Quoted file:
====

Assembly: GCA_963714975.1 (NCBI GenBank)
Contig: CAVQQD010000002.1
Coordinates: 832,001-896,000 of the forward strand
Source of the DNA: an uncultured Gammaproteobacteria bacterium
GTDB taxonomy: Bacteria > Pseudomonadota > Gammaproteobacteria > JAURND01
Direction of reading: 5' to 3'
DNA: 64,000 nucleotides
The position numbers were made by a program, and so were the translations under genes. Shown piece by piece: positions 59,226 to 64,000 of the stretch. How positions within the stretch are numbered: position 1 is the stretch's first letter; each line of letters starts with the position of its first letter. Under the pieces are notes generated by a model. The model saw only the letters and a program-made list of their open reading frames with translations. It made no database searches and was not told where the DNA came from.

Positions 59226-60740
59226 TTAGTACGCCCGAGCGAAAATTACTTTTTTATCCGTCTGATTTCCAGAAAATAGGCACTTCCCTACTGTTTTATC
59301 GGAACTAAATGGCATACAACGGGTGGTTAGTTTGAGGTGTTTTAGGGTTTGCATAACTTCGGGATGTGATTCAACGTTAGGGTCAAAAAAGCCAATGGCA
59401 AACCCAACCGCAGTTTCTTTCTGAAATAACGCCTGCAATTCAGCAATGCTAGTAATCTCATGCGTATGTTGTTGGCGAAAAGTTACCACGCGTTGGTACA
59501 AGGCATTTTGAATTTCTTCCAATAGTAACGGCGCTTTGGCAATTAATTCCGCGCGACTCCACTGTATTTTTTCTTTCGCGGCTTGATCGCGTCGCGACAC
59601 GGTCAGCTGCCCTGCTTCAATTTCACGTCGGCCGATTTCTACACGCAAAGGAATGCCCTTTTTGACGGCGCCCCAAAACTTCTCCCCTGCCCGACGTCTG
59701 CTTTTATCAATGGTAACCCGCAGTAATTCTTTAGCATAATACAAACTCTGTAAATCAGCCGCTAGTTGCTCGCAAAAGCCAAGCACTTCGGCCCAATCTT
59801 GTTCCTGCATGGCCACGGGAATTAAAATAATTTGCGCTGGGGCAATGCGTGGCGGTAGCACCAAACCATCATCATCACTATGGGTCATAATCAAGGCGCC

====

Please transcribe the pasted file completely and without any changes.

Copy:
Assembly: GCA_963714975.1 (NCBI GenBank)
Contig: CAVQQD010000002.1
Coordinates: 832,001-896,000 of the forward strand
Source of the DNA: an uncultured Gammaproteobacteria bacterium
GTDB taxonomy: Bacteria > Pseudomonadota > Gammaproteobacteria > JAURND01
Direction of reading: 5' to 3'
DNA: 64,000 nucleotides
The position numbers were made by a program, and so were the translations under genes. Shown piece by piece: positions 59,226 to 64,000 of the stretch. How positions within the stretch are numbered: position 1 is the stretch's first letter; each line of letters starts with the position of its first letter. Under the pieces are notes generated by a model. The model saw only the letters and a program-made list of their open reading frames with translations. It made no database searches and was not told where the DNA came from.

Positions 59226-60740
59226 TTAGTACGCCCGAGCGAAAATTACTTTTTTATCCGTCTGATTTCCAGAAAATAGGCACTTCCCTACTGTTTTATC
59301 GGAACTAAATGGCATACAACGGGTGGTTAGTTTGAGGTGTTTTAGGGTTTGCATAACTTCGGGATGTGATTCAACGTTAGGGTCAAAAAAGCCAATGGCA
59401 AACCCAACCGCAGTTTCTTTCTGAAATAACGCCTGCAATTCAGCAATGCTAGTAATCTCATGCGTATGTTGTTGGCGAAAAGTTACCACGCGTTGGTACA
59501 AGGCATTTTGAATTTCTTCCAATAGTAACGGCGCTTTGGCAATTAATTCCGCGCGACTCCACTGTATTTTTTCTTTCGCGGCTTGATCGCGTCGCGACAC
59601 GGTCAGCTGCCCTGCTTCAATTTCACGTCGGCCGATTTCTACACGCAAAGGAATGCCCTTTTTGACGGCGCCCCAAAACTTCTCCCCTGCCCGACGTCTG
59701 CTTTTATCAATGGTAACCCGCAGTAATTCTTTAGCATAATACAAACTCTGTAAATCAGCCGCTAGTTGCTCGCAAAAGCCAAGCACTTCGGCCCAATCTT
59801 GTTCCTGCATGGCCACGGGAATTAAAATAATTTGCGCTGGGGCAATGCGTGGCGGTAGCACCAAACCATCATCATCACTATGGGTCATAATCAAGGCGCC